‘Dimensions in Time’ is an obscure Doctor Who story from 1993, which just happens to be one of the highest-rated of all time. And it will probably never be released.
Doctor Who‘s 30th anniversary was quite a chaotic event – or at least, the build-up to it was. The series found itself in the midst of a mini rights war, with various parties fighting for a slice of the Time Lord pie. Producer Philip Segal was trying to secure the rights to produce an American-led Doctor Who series with Amblin, while BBC Enterprise was scrambling to produce a straight-to-video film called ‘The Dark Dimension,’ which would reunite many of the past Doctors.
And with little certainty as to whether any of these projects would come to fruition, the BBC devised a special charity episode which ultimately became ‘Dimensions in Time.’ Transmitted across Doctor Who‘s 30th anniversary in November 1993, this two-part adventure is one of the ultimate rarities, not having been (officially) seen since its original transmission.
Having been produced as part of the Children in Need charity initiative – which hosts an annual TV marathon – ‘Dimensions in Time’ was made as a largely voluntary venture, meaning that it couldn’t be used for generating profit. This rules out the possibility of the story ever being made available on DVD and Blu-ray, and it certainly never manifested during the VHS era. As such, the only people who have seen ‘Dimensions in Time’ are those who caught the story during its original broadcast, or watched a domestic recording on cassette or YouTube.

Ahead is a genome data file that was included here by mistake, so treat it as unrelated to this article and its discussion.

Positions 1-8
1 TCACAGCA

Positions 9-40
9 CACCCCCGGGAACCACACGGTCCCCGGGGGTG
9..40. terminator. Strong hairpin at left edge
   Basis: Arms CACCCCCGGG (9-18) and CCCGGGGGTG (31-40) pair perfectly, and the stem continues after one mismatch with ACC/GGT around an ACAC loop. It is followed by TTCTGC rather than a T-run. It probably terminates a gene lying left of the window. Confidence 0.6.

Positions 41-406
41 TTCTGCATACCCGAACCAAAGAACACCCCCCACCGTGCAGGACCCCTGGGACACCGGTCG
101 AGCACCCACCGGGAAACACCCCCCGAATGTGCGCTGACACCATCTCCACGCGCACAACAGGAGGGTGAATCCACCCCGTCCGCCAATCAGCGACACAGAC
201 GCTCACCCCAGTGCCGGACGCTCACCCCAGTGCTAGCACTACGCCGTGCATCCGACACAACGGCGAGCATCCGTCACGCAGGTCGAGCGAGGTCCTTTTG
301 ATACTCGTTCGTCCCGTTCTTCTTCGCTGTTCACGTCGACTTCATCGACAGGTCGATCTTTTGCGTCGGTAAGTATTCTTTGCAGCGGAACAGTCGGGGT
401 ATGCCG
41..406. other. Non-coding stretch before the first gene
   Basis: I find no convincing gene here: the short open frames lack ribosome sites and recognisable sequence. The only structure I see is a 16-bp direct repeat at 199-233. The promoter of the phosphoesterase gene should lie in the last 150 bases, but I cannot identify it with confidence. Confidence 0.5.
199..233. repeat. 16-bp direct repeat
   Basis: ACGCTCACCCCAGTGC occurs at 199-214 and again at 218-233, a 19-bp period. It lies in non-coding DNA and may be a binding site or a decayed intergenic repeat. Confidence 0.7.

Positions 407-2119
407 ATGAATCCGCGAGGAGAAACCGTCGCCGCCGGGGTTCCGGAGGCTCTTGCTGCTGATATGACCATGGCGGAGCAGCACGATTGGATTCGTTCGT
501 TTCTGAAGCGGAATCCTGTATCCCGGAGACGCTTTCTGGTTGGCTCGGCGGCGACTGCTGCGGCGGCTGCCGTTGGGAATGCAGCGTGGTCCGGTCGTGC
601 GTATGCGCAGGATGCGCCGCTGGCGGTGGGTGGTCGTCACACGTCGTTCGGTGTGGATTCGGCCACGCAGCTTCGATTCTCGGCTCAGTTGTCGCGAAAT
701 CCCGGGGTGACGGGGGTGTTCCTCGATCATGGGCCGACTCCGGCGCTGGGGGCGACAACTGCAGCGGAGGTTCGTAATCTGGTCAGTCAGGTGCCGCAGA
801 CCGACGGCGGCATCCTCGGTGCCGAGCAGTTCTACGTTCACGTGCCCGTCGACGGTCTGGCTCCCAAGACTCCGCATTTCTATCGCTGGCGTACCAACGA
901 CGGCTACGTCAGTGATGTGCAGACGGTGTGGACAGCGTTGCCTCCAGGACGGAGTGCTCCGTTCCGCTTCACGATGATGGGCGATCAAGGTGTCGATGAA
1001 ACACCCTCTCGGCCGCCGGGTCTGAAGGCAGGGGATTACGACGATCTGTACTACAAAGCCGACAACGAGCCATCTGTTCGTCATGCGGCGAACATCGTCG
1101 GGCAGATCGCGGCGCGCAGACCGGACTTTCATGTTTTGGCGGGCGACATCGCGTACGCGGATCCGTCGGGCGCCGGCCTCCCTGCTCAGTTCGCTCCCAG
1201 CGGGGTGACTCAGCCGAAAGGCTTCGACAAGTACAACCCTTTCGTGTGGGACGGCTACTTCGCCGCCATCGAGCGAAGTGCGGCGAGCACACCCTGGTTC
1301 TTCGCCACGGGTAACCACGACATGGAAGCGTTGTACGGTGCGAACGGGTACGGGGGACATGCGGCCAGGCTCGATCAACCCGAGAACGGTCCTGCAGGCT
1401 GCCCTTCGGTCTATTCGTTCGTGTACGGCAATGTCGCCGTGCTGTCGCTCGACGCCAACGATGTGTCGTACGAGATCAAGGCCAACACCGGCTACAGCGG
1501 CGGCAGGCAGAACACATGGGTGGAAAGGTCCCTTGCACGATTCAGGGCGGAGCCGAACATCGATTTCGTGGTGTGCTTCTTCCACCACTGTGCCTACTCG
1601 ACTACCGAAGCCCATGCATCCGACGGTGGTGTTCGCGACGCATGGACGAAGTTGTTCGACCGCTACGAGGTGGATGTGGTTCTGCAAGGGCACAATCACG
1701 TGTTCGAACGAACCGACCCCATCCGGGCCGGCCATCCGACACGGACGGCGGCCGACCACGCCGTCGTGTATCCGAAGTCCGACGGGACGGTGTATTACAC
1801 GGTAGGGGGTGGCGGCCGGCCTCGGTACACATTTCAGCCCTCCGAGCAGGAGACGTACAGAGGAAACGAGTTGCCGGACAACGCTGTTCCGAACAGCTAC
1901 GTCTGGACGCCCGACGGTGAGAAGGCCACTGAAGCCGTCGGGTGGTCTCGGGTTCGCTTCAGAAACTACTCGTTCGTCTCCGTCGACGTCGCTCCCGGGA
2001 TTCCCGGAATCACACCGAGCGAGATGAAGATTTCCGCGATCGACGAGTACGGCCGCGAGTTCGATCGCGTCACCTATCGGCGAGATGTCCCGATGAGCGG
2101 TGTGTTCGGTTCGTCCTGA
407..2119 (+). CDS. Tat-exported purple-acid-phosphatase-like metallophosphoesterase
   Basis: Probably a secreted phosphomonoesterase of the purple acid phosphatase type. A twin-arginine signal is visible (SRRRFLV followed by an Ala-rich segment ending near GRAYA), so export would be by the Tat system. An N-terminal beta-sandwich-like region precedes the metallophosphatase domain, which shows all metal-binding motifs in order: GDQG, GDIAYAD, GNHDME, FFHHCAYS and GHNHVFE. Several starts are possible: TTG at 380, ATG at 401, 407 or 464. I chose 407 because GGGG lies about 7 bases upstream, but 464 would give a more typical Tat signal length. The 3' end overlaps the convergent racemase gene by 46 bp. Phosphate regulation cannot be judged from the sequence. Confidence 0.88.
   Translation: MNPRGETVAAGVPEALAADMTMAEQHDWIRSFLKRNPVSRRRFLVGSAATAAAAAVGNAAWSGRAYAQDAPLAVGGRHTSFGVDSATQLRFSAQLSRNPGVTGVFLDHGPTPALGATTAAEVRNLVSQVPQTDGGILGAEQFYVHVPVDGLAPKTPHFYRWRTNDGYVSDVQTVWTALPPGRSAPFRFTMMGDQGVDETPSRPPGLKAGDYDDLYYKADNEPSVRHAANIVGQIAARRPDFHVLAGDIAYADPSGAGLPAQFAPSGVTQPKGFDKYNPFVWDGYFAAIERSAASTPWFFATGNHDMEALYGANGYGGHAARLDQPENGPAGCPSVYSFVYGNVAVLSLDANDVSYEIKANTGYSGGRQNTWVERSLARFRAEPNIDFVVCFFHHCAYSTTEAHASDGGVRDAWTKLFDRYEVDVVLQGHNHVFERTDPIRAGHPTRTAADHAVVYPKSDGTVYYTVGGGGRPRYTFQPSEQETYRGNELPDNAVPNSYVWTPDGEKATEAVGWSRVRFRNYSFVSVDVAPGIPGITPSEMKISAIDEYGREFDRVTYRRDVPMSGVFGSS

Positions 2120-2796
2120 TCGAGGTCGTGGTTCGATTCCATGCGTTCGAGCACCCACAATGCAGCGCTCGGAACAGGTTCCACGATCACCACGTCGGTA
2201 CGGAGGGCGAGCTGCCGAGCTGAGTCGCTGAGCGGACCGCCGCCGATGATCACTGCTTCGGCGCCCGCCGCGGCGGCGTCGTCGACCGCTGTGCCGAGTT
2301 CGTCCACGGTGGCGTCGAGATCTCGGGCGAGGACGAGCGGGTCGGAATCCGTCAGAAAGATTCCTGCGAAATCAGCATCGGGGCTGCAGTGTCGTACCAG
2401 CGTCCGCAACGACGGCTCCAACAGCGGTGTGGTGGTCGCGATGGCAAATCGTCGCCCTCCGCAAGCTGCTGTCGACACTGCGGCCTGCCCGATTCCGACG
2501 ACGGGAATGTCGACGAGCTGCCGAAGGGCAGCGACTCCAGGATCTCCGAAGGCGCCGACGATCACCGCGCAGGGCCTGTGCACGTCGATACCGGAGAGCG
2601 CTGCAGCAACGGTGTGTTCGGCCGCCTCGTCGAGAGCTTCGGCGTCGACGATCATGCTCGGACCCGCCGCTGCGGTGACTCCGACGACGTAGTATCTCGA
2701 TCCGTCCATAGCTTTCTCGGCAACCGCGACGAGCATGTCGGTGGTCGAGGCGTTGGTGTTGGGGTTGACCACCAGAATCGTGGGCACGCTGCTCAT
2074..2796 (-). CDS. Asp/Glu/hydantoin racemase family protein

Thus, you had to be watching ‘Children in Need’ or ‘Noel’s House Party’ to catch the epic union of the Third, Fourth, Fifth, Sixth and Seventh Doctors as they locked horns with the Rani – in Albert Square.
But what is Albert Square? UK viewers will be familiar with this London locale, as it serves as the backdrop for the popular soap opera Eastenders. And intriguingly, this was used as the location for much of ‘Dimensions in Time,’ even utilising some of the actors (and their characters) for the story. The effectiveness of this cross-over is subjective, of course, and does bring the adventure’s canonicity into question. Certainly, the scene with the Rani standing at the entrance to the Queen Vic as she threatens to wipe every Doctor from existence is one that few people will forget in a hurry.
The return of her character, however, was a real fan-pleaser, with the actor Kate O’Mara giving her all in the unashamedly camp script. Sadly, ‘Dimensions in Time’ would turn out to be her last on-screen appearance as the Rani, making this story’s absence from home media even sadder.
Another notable moment is the return of Colin Baker as the Sixth Doctor, who hadn’t been seen since the final part of ‘The Trial of a Time Lord’ in 1986. Due to being fired from the role shortly after transmission, Colin Baker wasn’t on set for the character’s regeneration into his seventh body, so his appearance in ‘Dimensions in Time’ is a significant moment – not least as it marks the first (and only) time his incarnation met the Brigadier on TV.